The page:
The painting entitled Dancing on the Barn Floor, which he completed in 1831, was one of Mount’s earliest successes and combines his love of music with his talent as an artist. The painting is a perfect example of how his studies in perspective influenced him. The converging lines at the centre of the painting are textbook examples of how students were taught to organize their canvases. The painting is housed in the Long Island Museum of American Art, located in Stony Brook, New York.
Another work by Mount which focused on music was his painting entitled Catching the Tune, which he completed in 1866. William wrote in his diary that the tune the musician was playing in this painting was Possum Up a Gum Tree, a title still known today and attached to more than one distinct tune in the South and Midwest. All three men as well as the women onlookers are white. However, what is interesting is that a a study sketch that Mount did for this painting depicts the musicians’ faces with a subtle increase in African features.
Probably two of his most famous works of art are a combination of portraiture and genre painting. He completed both in 1856 featuring African American musicians. They were entitled The Bone Player and The Banjo Player and both had been commissioned by William Schaus. Schaus was the New York city agent for the European firm of the printers Goupil & Company, who had asked for two pictures of African-American musicians, to be lithographed for the European market. One should remember that the time Mount completed these works was just five years before the outbreak of the American Civil War and feelings regarding slavery was about to split the country. Mount was not known as an abolitionist but he was an artist who was in tune with the feelings of the African-American folk and his art always depicted the black man with dignity and sensitivity notwithstanding whether they were portrayed at work or at play. His art made it very clear that everybody, black and white, should be judged for their own worth and not by the colour of their skin. There was a simplicity about the two portraits. It was all about enjoyment.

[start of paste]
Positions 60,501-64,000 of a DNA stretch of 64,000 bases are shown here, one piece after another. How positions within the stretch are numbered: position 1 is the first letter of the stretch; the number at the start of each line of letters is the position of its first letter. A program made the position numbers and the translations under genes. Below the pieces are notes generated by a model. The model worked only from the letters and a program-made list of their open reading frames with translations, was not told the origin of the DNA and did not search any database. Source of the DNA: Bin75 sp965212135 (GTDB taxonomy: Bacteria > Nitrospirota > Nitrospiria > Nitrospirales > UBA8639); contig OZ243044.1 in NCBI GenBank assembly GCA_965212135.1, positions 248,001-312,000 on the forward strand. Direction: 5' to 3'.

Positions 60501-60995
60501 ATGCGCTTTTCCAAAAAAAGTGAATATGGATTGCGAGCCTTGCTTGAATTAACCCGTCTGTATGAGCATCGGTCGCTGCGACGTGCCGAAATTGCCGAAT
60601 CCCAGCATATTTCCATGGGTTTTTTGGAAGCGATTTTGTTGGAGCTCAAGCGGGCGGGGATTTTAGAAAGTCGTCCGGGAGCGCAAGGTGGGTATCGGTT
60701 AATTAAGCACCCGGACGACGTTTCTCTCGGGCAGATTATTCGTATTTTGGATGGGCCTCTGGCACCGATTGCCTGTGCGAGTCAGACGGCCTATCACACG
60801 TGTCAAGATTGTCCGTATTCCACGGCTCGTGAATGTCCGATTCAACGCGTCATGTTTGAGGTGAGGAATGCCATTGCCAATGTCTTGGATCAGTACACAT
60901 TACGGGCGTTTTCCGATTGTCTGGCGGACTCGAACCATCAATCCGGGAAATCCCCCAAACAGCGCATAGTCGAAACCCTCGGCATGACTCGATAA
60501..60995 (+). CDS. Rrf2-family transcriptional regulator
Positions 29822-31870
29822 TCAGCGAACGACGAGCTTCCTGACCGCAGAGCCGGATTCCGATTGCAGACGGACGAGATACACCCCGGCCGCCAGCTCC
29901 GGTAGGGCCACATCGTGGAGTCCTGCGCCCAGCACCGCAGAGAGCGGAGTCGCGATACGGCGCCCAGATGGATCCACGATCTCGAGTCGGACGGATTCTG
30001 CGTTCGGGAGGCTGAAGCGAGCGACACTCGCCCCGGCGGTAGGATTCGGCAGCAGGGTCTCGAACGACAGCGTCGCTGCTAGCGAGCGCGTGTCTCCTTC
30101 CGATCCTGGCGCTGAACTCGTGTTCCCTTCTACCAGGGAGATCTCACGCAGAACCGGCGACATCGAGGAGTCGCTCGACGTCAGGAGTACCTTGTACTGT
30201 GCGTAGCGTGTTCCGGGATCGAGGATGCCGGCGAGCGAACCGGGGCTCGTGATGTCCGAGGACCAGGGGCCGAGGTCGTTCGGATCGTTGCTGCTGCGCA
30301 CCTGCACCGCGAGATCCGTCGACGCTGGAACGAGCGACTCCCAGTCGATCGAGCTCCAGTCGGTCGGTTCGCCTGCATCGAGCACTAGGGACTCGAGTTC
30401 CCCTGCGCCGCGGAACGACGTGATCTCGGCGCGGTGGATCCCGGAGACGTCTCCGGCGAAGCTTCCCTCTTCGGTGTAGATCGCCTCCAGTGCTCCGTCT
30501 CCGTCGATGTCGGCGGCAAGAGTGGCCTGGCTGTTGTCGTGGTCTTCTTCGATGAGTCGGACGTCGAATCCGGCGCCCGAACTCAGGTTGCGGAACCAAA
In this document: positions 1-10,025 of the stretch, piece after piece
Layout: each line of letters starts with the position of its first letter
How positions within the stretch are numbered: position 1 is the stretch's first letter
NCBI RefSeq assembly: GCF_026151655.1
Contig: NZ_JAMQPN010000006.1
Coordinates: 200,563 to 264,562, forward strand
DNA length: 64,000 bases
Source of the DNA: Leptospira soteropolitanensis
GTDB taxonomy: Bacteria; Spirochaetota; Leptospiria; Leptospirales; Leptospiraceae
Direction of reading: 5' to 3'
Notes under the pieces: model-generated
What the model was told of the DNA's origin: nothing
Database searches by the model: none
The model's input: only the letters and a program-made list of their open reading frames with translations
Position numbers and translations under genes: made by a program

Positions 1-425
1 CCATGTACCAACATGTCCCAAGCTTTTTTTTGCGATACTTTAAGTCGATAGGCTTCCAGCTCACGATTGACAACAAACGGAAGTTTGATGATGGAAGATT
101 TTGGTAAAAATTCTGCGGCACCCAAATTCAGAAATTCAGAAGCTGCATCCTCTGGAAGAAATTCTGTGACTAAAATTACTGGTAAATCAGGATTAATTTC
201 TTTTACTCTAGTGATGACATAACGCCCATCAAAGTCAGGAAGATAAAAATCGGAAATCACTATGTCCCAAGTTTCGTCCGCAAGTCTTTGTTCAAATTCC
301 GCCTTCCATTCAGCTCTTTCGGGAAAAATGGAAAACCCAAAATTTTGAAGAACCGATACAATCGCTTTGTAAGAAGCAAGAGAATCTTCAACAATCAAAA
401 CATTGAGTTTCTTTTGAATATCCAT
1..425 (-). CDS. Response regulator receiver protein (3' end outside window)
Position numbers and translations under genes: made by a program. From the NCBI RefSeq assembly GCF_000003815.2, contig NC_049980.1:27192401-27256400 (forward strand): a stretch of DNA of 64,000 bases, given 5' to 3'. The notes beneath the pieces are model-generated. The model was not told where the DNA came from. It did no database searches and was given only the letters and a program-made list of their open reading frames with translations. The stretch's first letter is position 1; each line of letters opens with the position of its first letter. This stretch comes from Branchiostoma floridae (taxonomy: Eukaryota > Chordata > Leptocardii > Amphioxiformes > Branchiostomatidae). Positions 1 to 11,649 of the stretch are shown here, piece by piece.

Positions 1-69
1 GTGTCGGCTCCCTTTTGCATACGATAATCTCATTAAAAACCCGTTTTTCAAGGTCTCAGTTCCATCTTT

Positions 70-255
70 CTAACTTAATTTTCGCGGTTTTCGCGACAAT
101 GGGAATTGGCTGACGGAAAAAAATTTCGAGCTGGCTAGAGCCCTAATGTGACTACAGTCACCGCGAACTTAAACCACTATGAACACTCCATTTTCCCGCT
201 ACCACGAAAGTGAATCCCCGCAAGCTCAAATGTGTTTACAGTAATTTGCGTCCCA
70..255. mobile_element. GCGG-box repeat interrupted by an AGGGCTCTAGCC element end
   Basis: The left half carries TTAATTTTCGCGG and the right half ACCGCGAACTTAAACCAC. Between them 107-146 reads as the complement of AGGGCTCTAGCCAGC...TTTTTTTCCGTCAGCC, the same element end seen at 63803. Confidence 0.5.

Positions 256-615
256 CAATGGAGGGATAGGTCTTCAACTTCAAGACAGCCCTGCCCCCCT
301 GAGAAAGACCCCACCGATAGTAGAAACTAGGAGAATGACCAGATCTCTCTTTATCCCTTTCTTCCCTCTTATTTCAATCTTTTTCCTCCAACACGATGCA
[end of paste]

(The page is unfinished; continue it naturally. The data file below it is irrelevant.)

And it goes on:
By entitling the painting The Bone Player, Mount points out that the work of art is all about the musical skill of the man and not the man himself. The two sets of bones, one in each hand, are made of wood or bone and are clicked together. This instrument has always been connected with African-American minstrels, and was easily recognised as such by folks on both sides of the Atlantic. There was a good market in Europe for this type of work with all its mystic and exoticism. In some ways Mount’s depiction of the African-American in both portraits was neutral and he left it up to the purchaser of the works how they wanted to interpret what they saw in the painting and this neutrality made the works appealing to Americans from both the North and the South.
A painting by William S Mount which brings out the joy of barn dancing is one he completed in 1845, entitled Dance of the Haymakers. It is said that Mount was inspired to paint this scene when he heard the song Shep Jones’ Hornpipe, composed by his neighbour Shep Jones who can be seen depicted in the painting as the fiddler.
The description of the work was outlined in a letter from William Mount to William Schaus of Goupil, Vibert & Company written on April 16th 1849. Mount wrote:
“…[The depiction] represents a barnfloor scene, opening upon a fiddler, two Long Islanders, dancing with great energy, and an old man listening with his fancy evidently touched by the performance at the right, and on the out side of the barn, a negro boy is adding to the excitement and noise by drumming on the door, evidently delighted with the ‘concord of sweet music’ which he thinks he produces. The noise of the clog hoppers, the music, and the loud laughter of the lookers on, is enough to arouse the village Parson. The last and not least, a cat watching a dog from ma hollow beneath the door sill, is marvellous for its life and finish, quite equal to the celebrated master pieces of the kind in the Dutch school…”
In my next blog I will carry on the story of William S Mount’s life and look at his wonderful portraiture and some more of his genre paintings.